https://cannabisexaminers.com/wp-content/uploads/2020/04/ae213140-df8c-11e7-b06d-b798580d75a5.jpg
SHARE



Dear Doctor, 

We have not tried it yet, but our understanding is that marijuana can be beneficial for stress and anxiety. We are older, and our children are grown. They used marijuana when they were in high school. It made us nervous at the time, but they have done well. Is there any material available to help understand its use?

Not High Yet

Dear Not High,

Weed has suffered from a lack of data. Because of this, I would be the last person to recommend getting high as a recipe for relieving stress and anxiety.

Much of our lack of data has to do with marijuana being illegal for some time. Accordingly, little knowledge was obtained regarding its possible therapeutic use. Only recently has the scientific investigation of marijuana been advanced. Let me share what I know.

Studies with mice revealed that small “doses” of pot definitely helped elderly rodents in learning and ability to recall tasks. This has led to other studies with human subjects. There is some initial material suggesting weed in lower doses may be helpful. The key word is “may be” since the research requires replication.

There are two compounds in weed. They are THC or tetrahydrocannabinol and CBD or cannabidiol. The THC gives the “high.” The CBD at this stage appears to have some medicinal benefits. There is quite a bit of research on both. The aforementioned stoned mice received THC.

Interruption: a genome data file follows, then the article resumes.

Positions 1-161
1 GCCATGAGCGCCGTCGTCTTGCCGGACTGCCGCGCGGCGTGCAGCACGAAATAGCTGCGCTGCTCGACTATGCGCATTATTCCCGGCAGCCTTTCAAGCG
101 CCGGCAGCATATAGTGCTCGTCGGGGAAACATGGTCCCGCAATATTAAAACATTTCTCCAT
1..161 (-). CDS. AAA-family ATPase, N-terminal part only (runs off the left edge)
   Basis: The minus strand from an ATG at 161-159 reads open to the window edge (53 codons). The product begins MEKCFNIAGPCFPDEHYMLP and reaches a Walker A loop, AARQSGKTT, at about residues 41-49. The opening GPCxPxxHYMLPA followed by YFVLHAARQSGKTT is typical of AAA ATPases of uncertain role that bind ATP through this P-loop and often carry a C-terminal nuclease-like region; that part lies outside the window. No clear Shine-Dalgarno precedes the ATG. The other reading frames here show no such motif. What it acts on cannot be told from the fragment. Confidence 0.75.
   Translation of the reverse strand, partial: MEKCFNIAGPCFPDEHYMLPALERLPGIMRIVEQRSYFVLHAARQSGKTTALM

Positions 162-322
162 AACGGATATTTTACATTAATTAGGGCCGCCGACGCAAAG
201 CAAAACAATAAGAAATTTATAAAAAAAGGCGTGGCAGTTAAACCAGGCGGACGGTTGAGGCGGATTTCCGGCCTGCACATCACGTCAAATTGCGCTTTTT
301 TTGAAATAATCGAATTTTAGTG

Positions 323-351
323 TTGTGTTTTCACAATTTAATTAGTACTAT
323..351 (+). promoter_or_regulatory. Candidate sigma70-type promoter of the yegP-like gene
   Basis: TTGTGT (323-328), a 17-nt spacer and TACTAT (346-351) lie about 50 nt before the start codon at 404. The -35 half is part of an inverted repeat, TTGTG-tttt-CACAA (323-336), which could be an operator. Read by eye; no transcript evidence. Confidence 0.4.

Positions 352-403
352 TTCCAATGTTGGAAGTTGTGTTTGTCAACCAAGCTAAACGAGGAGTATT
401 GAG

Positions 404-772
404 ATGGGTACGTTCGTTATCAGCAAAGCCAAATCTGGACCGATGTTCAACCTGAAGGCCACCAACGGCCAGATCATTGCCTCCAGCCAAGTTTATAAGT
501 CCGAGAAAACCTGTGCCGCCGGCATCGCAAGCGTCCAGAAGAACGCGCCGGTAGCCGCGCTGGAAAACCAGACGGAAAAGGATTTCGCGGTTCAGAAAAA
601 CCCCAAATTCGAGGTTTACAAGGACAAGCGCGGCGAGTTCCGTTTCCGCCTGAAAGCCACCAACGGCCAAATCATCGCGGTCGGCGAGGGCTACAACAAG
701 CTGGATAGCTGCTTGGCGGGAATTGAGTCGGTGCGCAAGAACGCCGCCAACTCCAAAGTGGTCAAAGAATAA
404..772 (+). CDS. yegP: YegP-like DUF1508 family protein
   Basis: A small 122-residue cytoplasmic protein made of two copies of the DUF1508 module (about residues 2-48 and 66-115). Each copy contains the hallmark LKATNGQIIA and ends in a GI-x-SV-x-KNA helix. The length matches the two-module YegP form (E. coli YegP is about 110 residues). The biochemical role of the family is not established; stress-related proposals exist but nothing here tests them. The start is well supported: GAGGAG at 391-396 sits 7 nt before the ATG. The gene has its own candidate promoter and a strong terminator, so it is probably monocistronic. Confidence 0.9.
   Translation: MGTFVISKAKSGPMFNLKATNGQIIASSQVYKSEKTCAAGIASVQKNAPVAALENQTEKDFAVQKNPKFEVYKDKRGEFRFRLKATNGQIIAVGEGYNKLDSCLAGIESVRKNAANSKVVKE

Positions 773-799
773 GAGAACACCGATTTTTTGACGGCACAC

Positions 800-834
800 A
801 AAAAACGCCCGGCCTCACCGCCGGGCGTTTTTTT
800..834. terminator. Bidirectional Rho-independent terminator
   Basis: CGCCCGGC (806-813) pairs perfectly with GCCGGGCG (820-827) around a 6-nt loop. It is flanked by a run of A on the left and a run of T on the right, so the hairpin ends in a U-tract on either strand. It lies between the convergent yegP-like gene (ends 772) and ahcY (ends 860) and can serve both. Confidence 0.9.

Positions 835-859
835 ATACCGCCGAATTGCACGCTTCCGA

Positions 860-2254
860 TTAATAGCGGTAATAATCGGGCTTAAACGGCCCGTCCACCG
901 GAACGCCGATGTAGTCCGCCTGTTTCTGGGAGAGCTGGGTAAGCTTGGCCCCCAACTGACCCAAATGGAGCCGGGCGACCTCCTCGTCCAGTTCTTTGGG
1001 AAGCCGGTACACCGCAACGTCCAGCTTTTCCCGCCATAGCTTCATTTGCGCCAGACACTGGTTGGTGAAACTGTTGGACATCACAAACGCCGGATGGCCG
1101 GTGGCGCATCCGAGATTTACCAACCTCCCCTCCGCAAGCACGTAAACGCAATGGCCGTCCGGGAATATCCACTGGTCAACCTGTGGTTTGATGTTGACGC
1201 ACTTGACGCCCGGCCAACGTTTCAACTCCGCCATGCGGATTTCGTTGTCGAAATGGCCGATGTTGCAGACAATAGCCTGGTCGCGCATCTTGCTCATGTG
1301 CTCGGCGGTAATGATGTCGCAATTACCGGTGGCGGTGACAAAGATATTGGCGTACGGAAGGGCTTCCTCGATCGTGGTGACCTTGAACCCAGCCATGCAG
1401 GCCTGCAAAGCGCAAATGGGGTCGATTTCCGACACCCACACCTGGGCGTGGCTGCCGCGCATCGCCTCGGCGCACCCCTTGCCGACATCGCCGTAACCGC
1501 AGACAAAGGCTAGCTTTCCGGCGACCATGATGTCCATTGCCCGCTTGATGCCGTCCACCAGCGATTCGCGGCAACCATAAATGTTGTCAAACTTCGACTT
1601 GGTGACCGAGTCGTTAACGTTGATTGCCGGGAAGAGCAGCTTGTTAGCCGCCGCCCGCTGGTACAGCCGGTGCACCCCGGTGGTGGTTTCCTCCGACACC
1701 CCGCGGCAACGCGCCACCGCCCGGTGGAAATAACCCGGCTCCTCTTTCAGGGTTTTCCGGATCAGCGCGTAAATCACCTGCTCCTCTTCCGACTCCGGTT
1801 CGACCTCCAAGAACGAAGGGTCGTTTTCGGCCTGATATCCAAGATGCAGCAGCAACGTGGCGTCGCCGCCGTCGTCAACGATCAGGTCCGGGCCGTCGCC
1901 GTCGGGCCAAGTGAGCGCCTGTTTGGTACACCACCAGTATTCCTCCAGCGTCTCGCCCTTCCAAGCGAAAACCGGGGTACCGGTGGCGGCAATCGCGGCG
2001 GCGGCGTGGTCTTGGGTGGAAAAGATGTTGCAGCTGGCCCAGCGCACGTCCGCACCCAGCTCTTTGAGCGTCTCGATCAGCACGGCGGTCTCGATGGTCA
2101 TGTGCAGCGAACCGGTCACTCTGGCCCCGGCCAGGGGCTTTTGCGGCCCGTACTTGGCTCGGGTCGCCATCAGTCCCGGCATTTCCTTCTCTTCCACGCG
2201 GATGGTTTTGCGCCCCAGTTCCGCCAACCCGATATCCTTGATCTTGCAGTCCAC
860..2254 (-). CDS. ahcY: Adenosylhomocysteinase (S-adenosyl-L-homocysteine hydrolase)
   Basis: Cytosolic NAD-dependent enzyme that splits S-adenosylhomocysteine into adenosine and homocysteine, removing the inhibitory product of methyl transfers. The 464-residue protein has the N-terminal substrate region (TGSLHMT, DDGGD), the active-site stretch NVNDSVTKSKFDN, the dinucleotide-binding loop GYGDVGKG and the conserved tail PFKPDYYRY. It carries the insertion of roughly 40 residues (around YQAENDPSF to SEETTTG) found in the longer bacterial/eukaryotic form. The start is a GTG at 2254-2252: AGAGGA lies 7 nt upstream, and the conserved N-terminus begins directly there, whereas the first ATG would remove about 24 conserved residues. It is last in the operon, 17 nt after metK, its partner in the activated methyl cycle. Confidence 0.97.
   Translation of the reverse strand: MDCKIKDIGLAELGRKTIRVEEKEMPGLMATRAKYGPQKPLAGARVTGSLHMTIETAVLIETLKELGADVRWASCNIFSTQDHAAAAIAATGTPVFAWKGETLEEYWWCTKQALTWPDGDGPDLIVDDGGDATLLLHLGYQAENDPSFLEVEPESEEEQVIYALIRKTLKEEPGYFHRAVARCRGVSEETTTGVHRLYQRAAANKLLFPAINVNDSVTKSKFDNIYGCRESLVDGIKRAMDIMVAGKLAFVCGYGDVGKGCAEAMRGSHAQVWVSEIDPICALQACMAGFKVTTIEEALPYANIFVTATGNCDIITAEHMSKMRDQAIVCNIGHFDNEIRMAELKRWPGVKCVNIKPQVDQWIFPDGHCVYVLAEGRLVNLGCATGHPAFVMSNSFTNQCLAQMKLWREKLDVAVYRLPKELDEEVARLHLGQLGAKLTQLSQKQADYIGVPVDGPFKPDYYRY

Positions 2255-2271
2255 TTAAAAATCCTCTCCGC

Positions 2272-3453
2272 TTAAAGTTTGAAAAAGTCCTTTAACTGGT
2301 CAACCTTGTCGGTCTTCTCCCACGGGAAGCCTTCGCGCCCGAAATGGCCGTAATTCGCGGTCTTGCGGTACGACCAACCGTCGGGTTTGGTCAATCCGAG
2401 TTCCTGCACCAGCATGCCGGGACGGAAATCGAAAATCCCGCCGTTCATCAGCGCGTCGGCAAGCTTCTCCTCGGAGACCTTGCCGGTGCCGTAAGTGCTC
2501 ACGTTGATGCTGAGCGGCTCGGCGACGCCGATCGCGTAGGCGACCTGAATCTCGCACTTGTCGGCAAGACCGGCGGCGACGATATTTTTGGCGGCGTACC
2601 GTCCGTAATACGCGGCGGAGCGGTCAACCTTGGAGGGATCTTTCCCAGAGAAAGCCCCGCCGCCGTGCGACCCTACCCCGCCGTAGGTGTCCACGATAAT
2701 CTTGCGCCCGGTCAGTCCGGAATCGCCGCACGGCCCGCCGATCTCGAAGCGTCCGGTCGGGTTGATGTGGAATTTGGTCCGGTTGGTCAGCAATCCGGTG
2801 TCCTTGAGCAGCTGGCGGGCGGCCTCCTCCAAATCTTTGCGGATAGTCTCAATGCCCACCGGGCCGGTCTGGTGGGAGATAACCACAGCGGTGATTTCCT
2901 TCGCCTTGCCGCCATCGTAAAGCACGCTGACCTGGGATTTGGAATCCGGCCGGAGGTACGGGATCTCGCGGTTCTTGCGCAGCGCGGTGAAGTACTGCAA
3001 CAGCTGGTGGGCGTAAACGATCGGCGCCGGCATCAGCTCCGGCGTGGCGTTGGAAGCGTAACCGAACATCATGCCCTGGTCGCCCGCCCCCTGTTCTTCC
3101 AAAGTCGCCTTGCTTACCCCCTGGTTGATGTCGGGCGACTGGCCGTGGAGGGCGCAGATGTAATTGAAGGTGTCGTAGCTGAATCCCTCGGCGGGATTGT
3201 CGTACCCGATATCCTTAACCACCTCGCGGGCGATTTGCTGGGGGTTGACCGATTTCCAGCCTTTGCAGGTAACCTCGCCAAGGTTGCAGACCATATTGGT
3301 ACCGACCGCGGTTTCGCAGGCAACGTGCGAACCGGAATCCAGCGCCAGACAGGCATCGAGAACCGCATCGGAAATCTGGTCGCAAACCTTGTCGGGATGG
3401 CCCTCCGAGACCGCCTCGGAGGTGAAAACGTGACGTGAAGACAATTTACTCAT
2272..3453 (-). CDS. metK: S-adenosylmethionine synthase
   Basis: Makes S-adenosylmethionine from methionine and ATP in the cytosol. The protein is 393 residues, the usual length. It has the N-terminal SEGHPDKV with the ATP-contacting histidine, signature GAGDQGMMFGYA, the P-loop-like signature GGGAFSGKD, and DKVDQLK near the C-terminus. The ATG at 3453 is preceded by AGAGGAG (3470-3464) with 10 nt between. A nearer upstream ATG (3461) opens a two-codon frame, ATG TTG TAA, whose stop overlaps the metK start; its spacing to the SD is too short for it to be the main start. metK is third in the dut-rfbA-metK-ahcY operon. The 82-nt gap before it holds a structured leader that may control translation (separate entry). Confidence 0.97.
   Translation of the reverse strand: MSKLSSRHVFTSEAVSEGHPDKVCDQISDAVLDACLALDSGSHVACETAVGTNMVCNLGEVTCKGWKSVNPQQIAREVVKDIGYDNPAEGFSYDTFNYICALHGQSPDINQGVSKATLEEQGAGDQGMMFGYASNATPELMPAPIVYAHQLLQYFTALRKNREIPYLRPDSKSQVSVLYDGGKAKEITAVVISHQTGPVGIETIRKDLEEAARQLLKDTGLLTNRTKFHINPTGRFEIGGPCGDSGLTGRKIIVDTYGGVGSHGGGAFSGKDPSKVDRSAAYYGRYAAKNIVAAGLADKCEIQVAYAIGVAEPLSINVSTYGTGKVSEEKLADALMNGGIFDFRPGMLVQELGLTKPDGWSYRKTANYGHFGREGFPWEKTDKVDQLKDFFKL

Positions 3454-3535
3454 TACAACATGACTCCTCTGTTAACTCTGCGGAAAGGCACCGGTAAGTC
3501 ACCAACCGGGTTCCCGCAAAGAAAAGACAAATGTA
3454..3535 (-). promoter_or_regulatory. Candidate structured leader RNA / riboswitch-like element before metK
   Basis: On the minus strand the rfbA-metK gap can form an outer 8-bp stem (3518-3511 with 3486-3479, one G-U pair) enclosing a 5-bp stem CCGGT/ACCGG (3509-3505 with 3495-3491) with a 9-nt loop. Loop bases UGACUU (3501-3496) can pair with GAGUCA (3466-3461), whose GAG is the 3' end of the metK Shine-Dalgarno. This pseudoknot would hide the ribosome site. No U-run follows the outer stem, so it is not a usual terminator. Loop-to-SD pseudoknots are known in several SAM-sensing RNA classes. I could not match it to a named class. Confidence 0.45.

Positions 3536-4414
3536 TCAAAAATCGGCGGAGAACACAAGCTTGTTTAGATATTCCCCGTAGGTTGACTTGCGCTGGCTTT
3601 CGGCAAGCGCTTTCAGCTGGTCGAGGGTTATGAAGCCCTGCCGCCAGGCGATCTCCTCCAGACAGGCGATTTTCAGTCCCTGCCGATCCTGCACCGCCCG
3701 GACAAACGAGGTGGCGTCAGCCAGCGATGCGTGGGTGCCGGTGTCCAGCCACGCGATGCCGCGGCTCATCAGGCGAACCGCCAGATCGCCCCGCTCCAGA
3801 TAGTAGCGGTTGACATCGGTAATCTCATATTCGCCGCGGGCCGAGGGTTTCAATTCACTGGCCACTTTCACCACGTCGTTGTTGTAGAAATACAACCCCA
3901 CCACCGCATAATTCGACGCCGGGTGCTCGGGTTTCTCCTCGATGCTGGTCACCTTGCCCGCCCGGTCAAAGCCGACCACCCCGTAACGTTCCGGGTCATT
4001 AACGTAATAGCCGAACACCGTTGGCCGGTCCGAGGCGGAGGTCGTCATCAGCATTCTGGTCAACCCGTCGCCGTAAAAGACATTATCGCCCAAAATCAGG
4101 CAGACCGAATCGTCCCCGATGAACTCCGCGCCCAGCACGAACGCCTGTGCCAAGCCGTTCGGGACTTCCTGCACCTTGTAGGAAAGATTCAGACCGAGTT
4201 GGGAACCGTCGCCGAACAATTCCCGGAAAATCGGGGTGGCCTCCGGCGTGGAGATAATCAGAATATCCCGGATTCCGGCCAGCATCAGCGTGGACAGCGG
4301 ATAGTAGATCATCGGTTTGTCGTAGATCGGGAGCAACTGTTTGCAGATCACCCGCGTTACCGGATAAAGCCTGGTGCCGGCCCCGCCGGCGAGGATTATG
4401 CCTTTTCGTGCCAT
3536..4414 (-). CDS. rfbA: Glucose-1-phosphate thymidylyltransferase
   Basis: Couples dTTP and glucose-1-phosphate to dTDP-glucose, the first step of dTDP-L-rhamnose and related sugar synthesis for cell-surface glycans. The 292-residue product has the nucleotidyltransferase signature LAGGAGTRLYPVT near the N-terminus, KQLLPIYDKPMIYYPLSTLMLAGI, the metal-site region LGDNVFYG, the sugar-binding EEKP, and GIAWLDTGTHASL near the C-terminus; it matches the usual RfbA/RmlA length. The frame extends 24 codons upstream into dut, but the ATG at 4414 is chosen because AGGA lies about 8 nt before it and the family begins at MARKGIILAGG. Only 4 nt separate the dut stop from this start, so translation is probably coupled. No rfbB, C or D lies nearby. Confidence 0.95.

Current research, particularly on older adults, indicates some likelihood of exacerbation of conditions, while others appear to show considerable benefit. This may well have to do with the dosage. Studies are ongoing in Israel, Germany and this country. In Massachusetts, there are studies being done at McLean Hospital in Belmont. The research is rigorous and careful. Research is also occurring at several American universities.

The advertising for CBD promises relief for just about any condition. Common sense would indicate being involved with a knowledgeable physician makes sense before buying a pipe or snacking on CBD gummy bears. 

Dr. Larry Larsen is an Andover psychologist. If you would like to ask a question, or respond to one, email him at lrryllrsn@CS.com.

‘;
var element = document.getElementById(“sub_message”);
element.appendChild(subMessage);
console.log(“Code Loaded!”);
} else {
var subMessage = document.createElement(‘div’);
subMessage.id = ‘sub-message-top’;
subMessage.class = ‘panel panel-default’;
subMessage.style.backgroundColor = ‘#eee’;
subMessage.style.borderRadius = ‘5px’;
subMessage.style.padding = ’10px’;
subMessage.style.marginTop = ’25px’;
subMessage.style.marginBottom = ’25px’;
subMessage.innerHTML =

Support local journalism.

We are making critical coverage of the coronavirus available for free. Please consider subscribing so we can continue to bring you the latest news and information on this developing story.

Subscribe Today‘;
var element = document.getElementById(“sub_message”);
element.appendChild(subMessage);
console.log(“Code Loaded!”);
}
}

0
SHARE

Leave a Reply